I am sorry this is off topic. I read an article in a September issue of the Economist. They wrote that Norway has $400 Billion in her wealth fund. This equals to $85,000 per citizen.

    I wonder if you could do an article about Venezuela’s wealth fund. Would it be negative?

  9. Megaescualidus Says:

    Can a wealth fund have negative funds? If it did, would it be called a “poverty” fund? Would Venezuela’s then be called “Venezuela’s sovereign poverty fund”? It may be an off topic, but it is a good topic to ponder on as the day begins here in California.

  10. An Interested Observer Says:

    “imagine a money losing business run by Chavistas”

    That’s redundant, Miguel!

  11. Anónimo Says:

    So far as the Wealth/Poverty fund is concerned, it seems that someone wrote not too long ago that each Venezuelan has a debt of around US$ 10 thousand, always on the increase, by the looks of it.


  12. [...] once again spewed out the BE about Coltan, which I wrote about earlier. The charlatan now thinks it is worth US$ 100 billion. Well, if it is a money losing proposition, [...]

  13. Bill Simpson of Slidell USA Says:

    I think you can use niobium to make high technology rocket nozzles. I am surprised Hugo didn’t mention that in his speech. Although I never heard of the stuff until I read a story on the NASA website about some space probe. They may have even used it on the Moon lander way back in the 1960’s. I saw a video of a nozzle made of niobium glowing red hot in space once. So if Hugo decides to get into space exploration, he can save on niobium imports. I wouldn’t launch any ‘space probes’ toward the Northwest, if I were him.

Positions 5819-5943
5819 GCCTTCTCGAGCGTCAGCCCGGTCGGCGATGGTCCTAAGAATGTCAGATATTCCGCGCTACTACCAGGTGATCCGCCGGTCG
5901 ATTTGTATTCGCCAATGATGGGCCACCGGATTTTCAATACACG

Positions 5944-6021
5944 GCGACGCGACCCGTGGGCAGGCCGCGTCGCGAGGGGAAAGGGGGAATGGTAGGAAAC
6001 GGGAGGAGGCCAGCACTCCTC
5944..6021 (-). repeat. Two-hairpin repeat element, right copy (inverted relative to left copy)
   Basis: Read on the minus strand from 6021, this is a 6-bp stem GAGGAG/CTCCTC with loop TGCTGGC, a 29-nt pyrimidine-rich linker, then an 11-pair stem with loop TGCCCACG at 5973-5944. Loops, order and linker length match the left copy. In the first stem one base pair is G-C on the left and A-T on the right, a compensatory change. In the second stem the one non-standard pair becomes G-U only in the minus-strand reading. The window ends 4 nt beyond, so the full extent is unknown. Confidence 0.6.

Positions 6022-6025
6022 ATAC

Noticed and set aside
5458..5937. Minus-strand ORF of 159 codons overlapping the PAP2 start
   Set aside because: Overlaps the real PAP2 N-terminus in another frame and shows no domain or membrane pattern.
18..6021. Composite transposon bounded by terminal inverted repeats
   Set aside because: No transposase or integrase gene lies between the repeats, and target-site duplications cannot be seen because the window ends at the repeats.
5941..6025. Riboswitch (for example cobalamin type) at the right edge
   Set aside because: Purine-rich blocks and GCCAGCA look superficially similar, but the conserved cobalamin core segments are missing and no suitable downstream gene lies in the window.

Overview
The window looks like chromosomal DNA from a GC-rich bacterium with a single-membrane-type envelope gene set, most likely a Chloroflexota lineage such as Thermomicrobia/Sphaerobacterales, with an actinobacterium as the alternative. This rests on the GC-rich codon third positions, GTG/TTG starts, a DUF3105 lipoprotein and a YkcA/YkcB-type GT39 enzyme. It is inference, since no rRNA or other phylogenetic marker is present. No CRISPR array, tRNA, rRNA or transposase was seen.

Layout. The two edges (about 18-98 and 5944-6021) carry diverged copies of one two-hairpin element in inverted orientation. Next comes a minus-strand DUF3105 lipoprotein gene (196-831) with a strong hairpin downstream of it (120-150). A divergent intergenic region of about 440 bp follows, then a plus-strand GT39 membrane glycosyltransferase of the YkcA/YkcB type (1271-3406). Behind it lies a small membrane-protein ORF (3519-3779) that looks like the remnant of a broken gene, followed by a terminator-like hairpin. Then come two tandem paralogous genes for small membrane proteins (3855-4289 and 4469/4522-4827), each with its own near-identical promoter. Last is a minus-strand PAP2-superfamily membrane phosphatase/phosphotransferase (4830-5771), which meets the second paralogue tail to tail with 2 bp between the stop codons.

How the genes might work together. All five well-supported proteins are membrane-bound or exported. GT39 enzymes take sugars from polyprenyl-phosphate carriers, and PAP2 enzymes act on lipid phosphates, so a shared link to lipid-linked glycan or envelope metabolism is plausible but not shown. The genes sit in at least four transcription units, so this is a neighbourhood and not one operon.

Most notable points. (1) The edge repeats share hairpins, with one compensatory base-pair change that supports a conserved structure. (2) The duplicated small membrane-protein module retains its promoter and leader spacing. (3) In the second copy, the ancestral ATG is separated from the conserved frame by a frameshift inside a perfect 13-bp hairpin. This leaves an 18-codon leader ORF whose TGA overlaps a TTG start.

You learn this stuff living 19 km from the world’s largest rocket test stands. If anyone has an interest in space, nasaspaceflight.com is a great website.

  14. moctavio Says:

    Well, I worked with Nioium half my life, even visited the world’s largest mines in Brazil about thirty years ago when they were trying t find new applications. To this day the main application is Niobium Oxide as an insulator.


Leave a Reply

Fill in your details below or click an icon to log in:

WordPress.com Logo

You are commenting using your WordPress.com account. Log Out / Change )

Twitter picture

You are commenting using your Twitter account. Log Out / Change )

Facebook photo

You are commenting using your Facebook account. Log Out / Change )

Google+ photo

You are commenting using your Google+ account. Log Out / Change )

Connecting to %s

Follow

Get every new post delivered to your Inbox.

Join 11,748 other followers

%d bloggers like this: